By ANAHAD O’CONNOR
Everyone knows you can catch a cold or the flu. But can you catch a cavity?
Researchers have found that not only is it possible, but it occurs all the time.
While candy and sugar get all the blame, cavities are caused primarily by bacteria that cling to teeth and feast on particles of food from your last meal. One of the byproducts they create is acid, which destroys teeth.
Just as a cold virus can be passed from one person to the next, so can these cavity-causing bacteria. One of the most common is Streptococcus mutans. Infants and children are particularly vulnerable to it, and studies have shown that most pick it up from their caregivers — for example, when a mother tastes a child’s food to make sure it’s not too hot, said Dr. Margaret Mitchell, a cosmetic dentist in Chicago.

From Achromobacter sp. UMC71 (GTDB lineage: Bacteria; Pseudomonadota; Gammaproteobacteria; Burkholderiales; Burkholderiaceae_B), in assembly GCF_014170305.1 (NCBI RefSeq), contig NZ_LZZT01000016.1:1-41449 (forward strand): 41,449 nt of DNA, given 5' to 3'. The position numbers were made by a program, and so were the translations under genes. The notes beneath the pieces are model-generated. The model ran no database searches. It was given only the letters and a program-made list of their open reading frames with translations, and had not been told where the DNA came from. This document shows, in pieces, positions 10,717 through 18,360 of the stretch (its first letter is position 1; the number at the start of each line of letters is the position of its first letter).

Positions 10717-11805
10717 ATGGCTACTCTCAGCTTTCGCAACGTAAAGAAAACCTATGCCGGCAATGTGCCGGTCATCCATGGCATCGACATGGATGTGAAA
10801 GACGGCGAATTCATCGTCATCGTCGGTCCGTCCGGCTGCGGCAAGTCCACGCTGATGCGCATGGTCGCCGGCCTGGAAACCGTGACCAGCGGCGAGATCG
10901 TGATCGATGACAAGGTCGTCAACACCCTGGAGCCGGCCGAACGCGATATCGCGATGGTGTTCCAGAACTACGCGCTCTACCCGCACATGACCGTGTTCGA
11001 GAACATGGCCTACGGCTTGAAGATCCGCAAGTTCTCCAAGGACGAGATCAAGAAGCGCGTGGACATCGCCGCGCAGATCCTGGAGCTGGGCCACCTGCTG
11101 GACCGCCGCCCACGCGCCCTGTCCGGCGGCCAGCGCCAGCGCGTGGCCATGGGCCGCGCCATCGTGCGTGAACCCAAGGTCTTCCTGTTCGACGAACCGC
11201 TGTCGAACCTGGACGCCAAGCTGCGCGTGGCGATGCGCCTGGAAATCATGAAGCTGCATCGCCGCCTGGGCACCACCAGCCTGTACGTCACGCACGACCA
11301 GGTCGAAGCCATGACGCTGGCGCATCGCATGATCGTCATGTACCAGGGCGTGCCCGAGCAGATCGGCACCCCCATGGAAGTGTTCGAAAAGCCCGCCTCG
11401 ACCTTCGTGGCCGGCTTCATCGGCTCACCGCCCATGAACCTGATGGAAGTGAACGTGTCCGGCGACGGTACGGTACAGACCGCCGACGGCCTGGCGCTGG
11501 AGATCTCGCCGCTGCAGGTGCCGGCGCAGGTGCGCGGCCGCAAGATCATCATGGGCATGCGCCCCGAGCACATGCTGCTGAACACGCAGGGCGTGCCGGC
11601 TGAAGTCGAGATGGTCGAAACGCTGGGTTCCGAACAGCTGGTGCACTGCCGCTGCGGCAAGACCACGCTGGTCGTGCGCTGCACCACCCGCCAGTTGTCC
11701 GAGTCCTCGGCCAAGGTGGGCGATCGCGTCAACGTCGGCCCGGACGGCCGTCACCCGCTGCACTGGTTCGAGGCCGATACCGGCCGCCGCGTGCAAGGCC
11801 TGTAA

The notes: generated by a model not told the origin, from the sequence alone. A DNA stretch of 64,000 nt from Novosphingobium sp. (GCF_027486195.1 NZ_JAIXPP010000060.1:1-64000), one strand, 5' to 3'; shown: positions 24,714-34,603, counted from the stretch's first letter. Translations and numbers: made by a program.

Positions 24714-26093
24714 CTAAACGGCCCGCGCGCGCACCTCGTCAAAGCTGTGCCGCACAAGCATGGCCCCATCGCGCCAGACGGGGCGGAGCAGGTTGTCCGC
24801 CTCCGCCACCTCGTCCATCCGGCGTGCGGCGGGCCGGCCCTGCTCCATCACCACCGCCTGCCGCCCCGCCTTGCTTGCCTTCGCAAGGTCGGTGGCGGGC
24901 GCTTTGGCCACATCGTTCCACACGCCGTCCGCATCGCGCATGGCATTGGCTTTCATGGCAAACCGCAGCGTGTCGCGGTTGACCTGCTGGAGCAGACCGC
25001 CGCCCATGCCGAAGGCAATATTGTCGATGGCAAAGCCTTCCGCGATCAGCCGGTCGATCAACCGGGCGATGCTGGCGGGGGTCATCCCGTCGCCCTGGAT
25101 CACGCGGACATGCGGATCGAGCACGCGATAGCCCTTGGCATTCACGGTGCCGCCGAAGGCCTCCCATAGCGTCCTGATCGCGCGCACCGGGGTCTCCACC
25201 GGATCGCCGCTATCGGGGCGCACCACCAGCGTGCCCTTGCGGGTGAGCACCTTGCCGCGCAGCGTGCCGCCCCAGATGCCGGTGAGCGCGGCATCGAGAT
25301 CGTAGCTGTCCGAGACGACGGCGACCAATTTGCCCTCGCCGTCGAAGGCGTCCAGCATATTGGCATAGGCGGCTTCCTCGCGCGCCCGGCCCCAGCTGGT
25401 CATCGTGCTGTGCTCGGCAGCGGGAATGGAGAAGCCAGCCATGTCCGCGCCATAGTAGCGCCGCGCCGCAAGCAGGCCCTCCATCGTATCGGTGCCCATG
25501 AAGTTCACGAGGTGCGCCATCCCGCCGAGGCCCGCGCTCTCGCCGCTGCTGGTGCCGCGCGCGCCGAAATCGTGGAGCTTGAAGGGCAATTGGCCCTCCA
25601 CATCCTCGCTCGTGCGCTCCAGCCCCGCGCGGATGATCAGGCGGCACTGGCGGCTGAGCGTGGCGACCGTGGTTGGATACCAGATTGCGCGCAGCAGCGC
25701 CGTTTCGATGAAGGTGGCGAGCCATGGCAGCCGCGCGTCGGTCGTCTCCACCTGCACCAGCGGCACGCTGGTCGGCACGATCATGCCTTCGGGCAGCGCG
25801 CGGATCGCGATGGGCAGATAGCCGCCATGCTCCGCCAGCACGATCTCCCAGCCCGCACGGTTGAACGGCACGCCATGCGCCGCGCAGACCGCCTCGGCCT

A number of studies have also shown that transmission can occur between couples, too. Dr. Mitchell has seen it in her own practice.
“In one instance, a patient in her 40s who had never had a cavity suddenly developed two cavities and was starting to get some gum disease,” she said. She learned the woman had started dating a man who hadn’t been to a dentist in 18 years and had gum disease.
To reduce the risk, Dr. Mitchell recommends frequent flossing and brushing, and chewing sugar-free gum, which promotes saliva and washes away plaque and bacteria.
THE BOTTOM LINE
Cavities can be transmitted from one person to another.
A version of this article appeared in print on March 29, 2011, on page D5 of the New York edition.